Mercedes is now getting engaged very specifically in the sports of wind- and kitesurfing and stand-up paddling. Big wave surfer Sebastian Steudtner is a brand ambassador for the automotive manufacturer.
On Mercedes’ part, it’s that they see a connection between the Mercedes brand and the passion for dynamism, innovation, and striving for peak performances. These sports feature the same goals. Precise figures on this engagement aren’t known, however.
But how are scene insiders reacting when big investors suddenly want to get something out of them – out of their carefully maintained surfer or paddler image? Expert opinions are divided. These five industry authorities from all kinds of water sports gave us their thoughts on the matter.
- Stefan Klare, idea generator at Tripstix
- Darren Bush, kayaking bedrock and organizer of the world’s largest paddle show
- Florian Brunner, trainer in the Association of German Water Sports Schools
- Tao Schirrmacher, river surfer and founder of Big Ding
- Casey Higginbotham, world record holder in prone paddling
- Martin Fahnemann, Head of Sales & Marketing at Finis
The sponsorship trend is desirable
Stefan Klare, CEO and source of ideas at the start up Tripstix. The firm manufactures inflatable stand up paddle boards, which “should provide a substantial alternative to hardboards.”
From the businessman’s perspective, this trend should definitely be welcomes, as big brands make for new opportunities to take the sport to a new level. There is, however, the risk of the “soul of the sport” being lost. In the long-term, it can even lead to a market drop.
Darren Bush, organizer of Canoecopiathe largest paddle sports show in the world and the biggest kayak symposium in North America:
With paddle sports, everything up to a few exceptions has all been “homegrown.” Looking at our humble beginnings, I’m pretty impressed with the abilities of our paddle sports companies. They’ve used more and more technology and materials from other industrial areas to improve our products. Some examples include the use of Kevlar, as well as resin and thermoforming, etc.
Fundamentally, it’s always good when other industries and their technologies play a part with a sponsorship. We don’t even have one-hundredth of what professional sports have in terms of marketing power. When a company nevertheless ventures to invest in paddle sports, that’s a big win for us.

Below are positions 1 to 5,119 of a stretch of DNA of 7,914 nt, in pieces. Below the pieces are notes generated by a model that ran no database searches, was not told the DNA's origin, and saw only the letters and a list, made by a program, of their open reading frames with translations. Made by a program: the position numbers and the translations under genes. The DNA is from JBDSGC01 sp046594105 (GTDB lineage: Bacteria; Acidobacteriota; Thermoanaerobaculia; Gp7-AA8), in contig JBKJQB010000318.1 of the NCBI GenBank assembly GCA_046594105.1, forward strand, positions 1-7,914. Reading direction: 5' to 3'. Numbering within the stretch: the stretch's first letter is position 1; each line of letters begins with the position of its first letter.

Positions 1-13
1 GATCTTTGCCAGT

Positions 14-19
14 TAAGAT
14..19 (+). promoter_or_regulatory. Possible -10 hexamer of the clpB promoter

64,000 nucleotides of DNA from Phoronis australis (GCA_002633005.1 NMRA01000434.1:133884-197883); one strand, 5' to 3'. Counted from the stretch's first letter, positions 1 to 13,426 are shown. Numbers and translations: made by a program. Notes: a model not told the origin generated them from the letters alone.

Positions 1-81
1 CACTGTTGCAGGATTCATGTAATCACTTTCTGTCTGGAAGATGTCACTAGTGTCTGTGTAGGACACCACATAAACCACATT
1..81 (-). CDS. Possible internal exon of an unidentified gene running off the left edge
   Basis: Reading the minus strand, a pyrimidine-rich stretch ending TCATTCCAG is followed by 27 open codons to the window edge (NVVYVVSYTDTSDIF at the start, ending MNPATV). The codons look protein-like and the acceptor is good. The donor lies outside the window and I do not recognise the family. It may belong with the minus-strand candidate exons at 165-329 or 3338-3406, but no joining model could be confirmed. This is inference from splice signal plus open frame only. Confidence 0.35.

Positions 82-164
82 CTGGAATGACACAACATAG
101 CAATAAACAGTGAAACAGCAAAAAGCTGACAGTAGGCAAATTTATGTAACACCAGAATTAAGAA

Surfing and co. offer lifestyle
Florian Brunner is an instructor of the Association of German Windsurfing and Watersport Schools (VDWS) and a managing partner of APM Marketing GmbH, German importer of the brands Starboard (SUP & windsurfing), Severne Sails, and Airush Kiteboarding.
Water sports like windsurfing, surfing, kiting, and now also SUP stand for summer, sun, lifestyle, and fitness like no others. Driven by wind, waves, or brawn.
That fits perfectly with the lifestyle alignment of major brands. Also not to be forgotten are attributes like environmental protection and e-mobility. These collaborations are absolute win-win scenarios.
Tao Schirrmacher, multiple-time European champion in stationary wave riding and founder of Big Ding. The company was founded in 2011, and distributes surfboard repair products. The sets were developed so that surfboards could better withstand the stone walls of Munich’s Eisbach river.
I think it’s incredibly important in surfing to get rid of the classic surfer image. Before, surfers may have been long-haired, toking types. But today the kids are much more designed for performance: eating well, training hard, and surfing better. By now surfing can be compared with any other professional sport, regardless of whether you’re talking about tactics, training, or chutzpah.
Sponsorship budgets increase attractiveness
Casey Higginbotham, paddle boarder and world record holder in prone paddling:
I think it’s very important. It’s another opportunity to increase our market. These companies can reach a considerably larger amount of people. When famous brands support the sport, it also brings much for sponsorship money for the time into the scene.
When Nike invested in surfing in the 2000s, more money came into the surfing scene that had ever been seen in professional surfing. Even if these brands often disappear back out of the scene rather quickly, it still increases awareness tremendously. The effect that brings can also be felt after a long time, even if the brands have long since stopped playing a part.
Martin Fahnemann is the Head of Sales & Marketing in the EMEA region at Finis. The company was founded in California in 1983 and since then has supplied swimming products to the world.
The water sports industry lives off of the sales of its products. A sponsorship at the right events naturally shows the presence of the brands. External sponsors, who sometimes have much higher budgets, can lead to an increase in attractiveness for the events and to more viewers. Then the water sports industry profits from it directly.